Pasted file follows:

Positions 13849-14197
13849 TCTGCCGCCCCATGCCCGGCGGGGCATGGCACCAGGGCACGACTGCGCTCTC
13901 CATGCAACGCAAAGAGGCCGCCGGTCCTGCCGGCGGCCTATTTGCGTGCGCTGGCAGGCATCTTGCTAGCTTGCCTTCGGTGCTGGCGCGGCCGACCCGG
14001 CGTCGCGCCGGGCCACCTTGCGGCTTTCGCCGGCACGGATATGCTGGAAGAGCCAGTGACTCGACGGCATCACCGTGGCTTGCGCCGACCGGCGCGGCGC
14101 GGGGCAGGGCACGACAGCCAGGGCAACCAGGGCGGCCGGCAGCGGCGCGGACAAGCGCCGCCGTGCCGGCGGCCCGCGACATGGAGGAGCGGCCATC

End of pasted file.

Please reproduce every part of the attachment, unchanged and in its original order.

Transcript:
Positions 13849-14197
13849 TCTGCCGCCCCATGCCCGGCGGGGCATGGCACCAGGGCACGACTGCGCTCTC
13901 CATGCAACGCAAAGAGGCCGCCGGTCCTGCCGGCGGCCTATTTGCGTGCGCTGGCAGGCATCTTGCTAGCTTGCCTTCGGTGCTGGCGCGGCCGACCCGG
14001 CGTCGCGCCGGGCCACCTTGCGGCTTTCGCCGGCACGGATATGCTGGAAGAGCCAGTGACTCGACGGCATCACCGTGGCTTGCGCCGACCGGCGCGGCGC
14101 GGGGCAGGGCACGACAGCCAGGGCAACCAGGGCGGCCGGCAGCGGCGCGGACAAGCGCCGCCGTGCCGGCGGCCCGCGACATGGAGGAGCGGCCATC